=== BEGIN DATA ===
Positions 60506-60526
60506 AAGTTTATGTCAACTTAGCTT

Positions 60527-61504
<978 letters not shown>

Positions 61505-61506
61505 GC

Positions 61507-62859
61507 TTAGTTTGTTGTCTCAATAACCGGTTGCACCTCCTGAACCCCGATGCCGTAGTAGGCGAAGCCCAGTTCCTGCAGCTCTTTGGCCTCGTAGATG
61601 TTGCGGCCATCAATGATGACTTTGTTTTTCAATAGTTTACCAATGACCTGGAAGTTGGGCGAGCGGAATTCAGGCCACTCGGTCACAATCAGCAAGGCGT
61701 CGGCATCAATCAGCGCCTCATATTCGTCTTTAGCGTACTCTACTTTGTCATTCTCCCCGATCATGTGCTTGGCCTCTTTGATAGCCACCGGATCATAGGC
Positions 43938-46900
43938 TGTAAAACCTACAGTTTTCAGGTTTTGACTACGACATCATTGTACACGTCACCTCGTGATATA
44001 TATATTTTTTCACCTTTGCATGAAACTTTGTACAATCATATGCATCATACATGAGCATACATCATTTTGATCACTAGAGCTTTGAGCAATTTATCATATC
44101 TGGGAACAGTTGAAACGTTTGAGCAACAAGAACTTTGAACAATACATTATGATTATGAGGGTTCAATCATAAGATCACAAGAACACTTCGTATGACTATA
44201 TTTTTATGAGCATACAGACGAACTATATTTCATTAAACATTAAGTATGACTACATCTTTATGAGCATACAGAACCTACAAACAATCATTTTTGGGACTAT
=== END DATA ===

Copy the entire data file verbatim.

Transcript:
Positions 60506-60526
60506 AAGTTTATGTCAACTTAGCTT

Positions 60527-61504
<978 letters not shown>

Positions 61505-61506
61505 GC

Positions 61507-62859
61507 TTAGTTTGTTGTCTCAATAACCGGTTGCACCTCCTGAACCCCGATGCCGTAGTAGGCGAAGCCCAGTTCCTGCAGCTCTTTGGCCTCGTAGATG
61601 TTGCGGCCATCAATGATGACTTTGTTTTTCAATAGTTTACCAATGACCTGGAAGTTGGGCGAGCGGAATTCAGGCCACTCGGTCACAATCAGCAAGGCGT
61701 CGGCATCAATCAGCGCCTCATATTCGTCTTTAGCGTACTCTACTTTGTCATTCTCCCCGATCATGTGCTTGGCCTCTTTGATAGCCACCGGATCATAGGC
Positions 43938-46900
43938 TGTAAAACCTACAGTTTTCAGGTTTTGACTACGACATCATTGTACACGTCACCTCGTGATATA
44001 TATATTTTTTCACCTTTGCATGAAACTTTGTACAATCATATGCATCATACATGAGCATACATCATTTTGATCACTAGAGCTTTGAGCAATTTATCATATC
44101 TGGGAACAGTTGAAACGTTTGAGCAACAAGAACTTTGAACAATACATTATGATTATGAGGGTTCAATCATAAGATCACAAGAACACTTCGTATGACTATA
44201 TTTTTATGAGCATACAGACGAACTATATTTCATTAAACATTAAGTATGACTACATCTTTATGAGCATACAGAACCTACAAACAATCATTTTTGGGACTAT